• “I like a lot of information. I’ll know that there’s restrooms or something else available, so I know where I’m going in case I need to find something else.”
Moms didn’t think security line time estimates would be valuable because they would question their accuracy.
  • "I would like security line times in general but it depends on how accurate they are. If it takes longer than expected that’s a problem.”
  • “If I am by myself I usually go pretty early so it wouldn’t be valuable but if I’m with my family I generally can’t get there as early so it would be more valuable.”
  • Mothers get lost and struggle to find products, services, and their gate
  • Mothers were not aware of all the available services
  • Mothers forget to pack items that they need because they have so many items to pack
  • Mothers struggle with TSA because of:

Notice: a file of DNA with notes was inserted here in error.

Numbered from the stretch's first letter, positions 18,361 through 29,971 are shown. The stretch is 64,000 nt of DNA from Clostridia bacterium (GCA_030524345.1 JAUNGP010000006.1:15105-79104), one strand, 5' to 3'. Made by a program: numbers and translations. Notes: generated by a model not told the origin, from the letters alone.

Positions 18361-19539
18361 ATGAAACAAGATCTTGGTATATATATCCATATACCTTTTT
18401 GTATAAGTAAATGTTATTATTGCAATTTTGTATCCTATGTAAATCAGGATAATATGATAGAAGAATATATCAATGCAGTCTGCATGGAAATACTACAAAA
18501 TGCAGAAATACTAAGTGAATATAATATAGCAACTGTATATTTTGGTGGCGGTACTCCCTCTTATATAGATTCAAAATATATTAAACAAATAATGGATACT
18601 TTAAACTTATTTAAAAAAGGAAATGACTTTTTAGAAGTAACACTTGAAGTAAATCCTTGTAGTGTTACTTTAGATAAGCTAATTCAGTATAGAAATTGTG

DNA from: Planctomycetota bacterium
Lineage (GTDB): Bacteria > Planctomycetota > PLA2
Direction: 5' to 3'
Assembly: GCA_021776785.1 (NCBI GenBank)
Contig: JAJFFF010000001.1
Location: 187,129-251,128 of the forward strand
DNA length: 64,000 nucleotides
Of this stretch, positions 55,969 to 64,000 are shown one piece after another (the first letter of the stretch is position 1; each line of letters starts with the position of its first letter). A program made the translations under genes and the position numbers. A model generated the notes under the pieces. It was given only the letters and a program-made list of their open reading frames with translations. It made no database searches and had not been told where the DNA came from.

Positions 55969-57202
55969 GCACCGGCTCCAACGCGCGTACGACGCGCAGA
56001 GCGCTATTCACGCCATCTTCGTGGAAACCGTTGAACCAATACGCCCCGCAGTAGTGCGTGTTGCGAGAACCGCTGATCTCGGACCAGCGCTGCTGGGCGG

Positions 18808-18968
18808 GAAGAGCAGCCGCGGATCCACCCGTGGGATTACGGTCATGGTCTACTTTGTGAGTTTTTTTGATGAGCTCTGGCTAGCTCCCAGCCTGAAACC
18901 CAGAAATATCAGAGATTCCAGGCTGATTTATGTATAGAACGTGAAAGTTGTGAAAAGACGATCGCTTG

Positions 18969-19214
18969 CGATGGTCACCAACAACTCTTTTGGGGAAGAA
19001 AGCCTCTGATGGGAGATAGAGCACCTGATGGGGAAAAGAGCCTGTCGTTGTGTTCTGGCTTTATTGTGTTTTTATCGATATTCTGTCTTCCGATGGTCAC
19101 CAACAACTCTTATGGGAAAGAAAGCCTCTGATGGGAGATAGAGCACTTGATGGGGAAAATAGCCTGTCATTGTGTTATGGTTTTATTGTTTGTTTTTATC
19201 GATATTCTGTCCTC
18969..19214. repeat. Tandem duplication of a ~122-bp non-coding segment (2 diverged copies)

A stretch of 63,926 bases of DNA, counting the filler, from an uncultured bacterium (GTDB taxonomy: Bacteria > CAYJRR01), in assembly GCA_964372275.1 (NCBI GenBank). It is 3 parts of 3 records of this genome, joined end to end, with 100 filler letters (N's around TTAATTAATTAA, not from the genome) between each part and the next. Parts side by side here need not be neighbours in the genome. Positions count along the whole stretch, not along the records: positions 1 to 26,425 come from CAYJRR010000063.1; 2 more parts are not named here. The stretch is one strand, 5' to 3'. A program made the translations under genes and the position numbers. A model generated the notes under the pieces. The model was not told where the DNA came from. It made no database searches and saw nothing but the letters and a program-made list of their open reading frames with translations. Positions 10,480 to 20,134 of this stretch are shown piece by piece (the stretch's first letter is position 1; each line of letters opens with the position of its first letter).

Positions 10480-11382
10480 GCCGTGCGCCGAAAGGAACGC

• Long lines and wait times
    • Having to throw stuff away that isn’t TSA compliant
  • Provide turn-by-turn directions through the airport
  • Provide directions to suggested locations that would be relevant to each user
  • Provide estimated security line times
  • Provide an info section with information on what is TSA compliant
  • Provide a customizable packing checklist
What was the main challenge? How did I handle it?

The project was completed in a remote environment during COVID-19. If the pandemic had not been an issue we would have been able to spend more time at SeaTac airport doing on-site research and could have worked together in person. Our team perservered through these challenges by using a variety of online collaborative tools, doing online research, and conducting remote interviews using Alaska Airlines usability testing system. I now have a lot of experience working in a remote environment and I would say that I am well adjusted. I look forward to having a flexible work experience that will allow me to come into the office and work from home one day.